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Yup, and that's a whole other kettle of fish. Currently I'm trying to understand what the criticisms are. Slicing and dicing them is my next project.

The basis of the comparisons is one of the  things I want to look at in a little detail. It's pretty widely accepted that GDP is a bad way of comparing economies since it pretty much rewards wasteful and destructive activities.

See Blair's speech today in another diary. He almost explicitly repeats the assumption that an economy with good metrics will be good socially.

by Colman (colman at eurotrib.com) on Thu Jun 23rd, 2005 at 10:40:22 AM EST
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I first became interested in "bad metrics" in a rigorously quantitative way by reading Daly and Cobb, who suggested a fairly elaborate, thought-out alternative to GDP for measuring national well-being.  I think several proposals along these lines have been floated, including  a brief attempt by the King of Nepal to establish a National Happiness Index...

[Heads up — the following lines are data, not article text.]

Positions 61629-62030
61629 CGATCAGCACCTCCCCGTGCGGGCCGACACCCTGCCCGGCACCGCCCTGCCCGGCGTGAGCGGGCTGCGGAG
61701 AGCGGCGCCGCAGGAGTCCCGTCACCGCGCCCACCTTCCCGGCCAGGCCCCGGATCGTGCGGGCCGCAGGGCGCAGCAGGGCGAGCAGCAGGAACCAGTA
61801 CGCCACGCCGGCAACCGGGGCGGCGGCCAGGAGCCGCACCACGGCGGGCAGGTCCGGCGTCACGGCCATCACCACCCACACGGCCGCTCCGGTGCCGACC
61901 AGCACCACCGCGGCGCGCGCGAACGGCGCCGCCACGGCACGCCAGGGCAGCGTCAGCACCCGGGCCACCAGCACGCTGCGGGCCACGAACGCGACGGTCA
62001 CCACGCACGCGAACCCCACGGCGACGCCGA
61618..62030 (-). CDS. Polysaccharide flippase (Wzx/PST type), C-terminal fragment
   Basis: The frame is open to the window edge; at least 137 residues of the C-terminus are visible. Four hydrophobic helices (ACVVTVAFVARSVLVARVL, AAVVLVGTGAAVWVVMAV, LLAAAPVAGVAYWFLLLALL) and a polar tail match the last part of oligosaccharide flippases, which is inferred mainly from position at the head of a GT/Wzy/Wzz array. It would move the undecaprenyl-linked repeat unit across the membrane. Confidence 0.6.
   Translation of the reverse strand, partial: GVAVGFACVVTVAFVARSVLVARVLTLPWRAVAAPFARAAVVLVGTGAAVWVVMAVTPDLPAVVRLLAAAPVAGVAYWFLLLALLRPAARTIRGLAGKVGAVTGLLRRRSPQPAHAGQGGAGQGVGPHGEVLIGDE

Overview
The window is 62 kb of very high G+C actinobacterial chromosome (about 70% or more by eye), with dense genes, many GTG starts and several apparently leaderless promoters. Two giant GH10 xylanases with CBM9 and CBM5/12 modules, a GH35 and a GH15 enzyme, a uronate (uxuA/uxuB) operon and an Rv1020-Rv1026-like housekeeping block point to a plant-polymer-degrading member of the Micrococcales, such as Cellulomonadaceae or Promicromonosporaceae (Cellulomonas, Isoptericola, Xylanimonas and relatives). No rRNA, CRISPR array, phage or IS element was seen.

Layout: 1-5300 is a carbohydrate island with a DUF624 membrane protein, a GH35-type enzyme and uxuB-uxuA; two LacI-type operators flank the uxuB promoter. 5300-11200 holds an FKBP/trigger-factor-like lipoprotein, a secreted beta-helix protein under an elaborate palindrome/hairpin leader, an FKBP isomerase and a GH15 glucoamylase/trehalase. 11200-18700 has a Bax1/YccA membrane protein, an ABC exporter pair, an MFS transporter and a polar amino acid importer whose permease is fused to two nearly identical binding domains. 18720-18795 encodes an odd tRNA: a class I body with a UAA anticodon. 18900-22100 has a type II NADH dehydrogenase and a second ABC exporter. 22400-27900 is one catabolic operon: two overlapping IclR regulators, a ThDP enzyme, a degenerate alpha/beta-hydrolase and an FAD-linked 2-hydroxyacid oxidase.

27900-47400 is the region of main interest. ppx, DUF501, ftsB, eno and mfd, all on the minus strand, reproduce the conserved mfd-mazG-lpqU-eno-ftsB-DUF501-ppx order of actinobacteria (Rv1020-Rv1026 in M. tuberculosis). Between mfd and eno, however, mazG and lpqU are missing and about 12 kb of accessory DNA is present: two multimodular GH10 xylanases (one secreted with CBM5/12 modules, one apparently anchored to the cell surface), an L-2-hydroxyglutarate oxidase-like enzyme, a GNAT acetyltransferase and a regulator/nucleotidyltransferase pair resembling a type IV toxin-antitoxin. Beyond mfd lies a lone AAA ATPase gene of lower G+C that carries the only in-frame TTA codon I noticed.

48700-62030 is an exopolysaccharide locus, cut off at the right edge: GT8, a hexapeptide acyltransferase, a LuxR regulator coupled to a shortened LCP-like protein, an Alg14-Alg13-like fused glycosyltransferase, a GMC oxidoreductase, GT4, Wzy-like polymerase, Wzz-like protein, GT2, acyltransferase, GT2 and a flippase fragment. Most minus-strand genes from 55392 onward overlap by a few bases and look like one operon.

More food for thought from Gar Alperovitz... on the idea that "wealth should benefit the community directly."

The difference between theory and practise in practise ...

by DeAnander (de_at_daclarke_dot_org) on Thu Jun 23rd, 2005 at 12:32:27 PM EST
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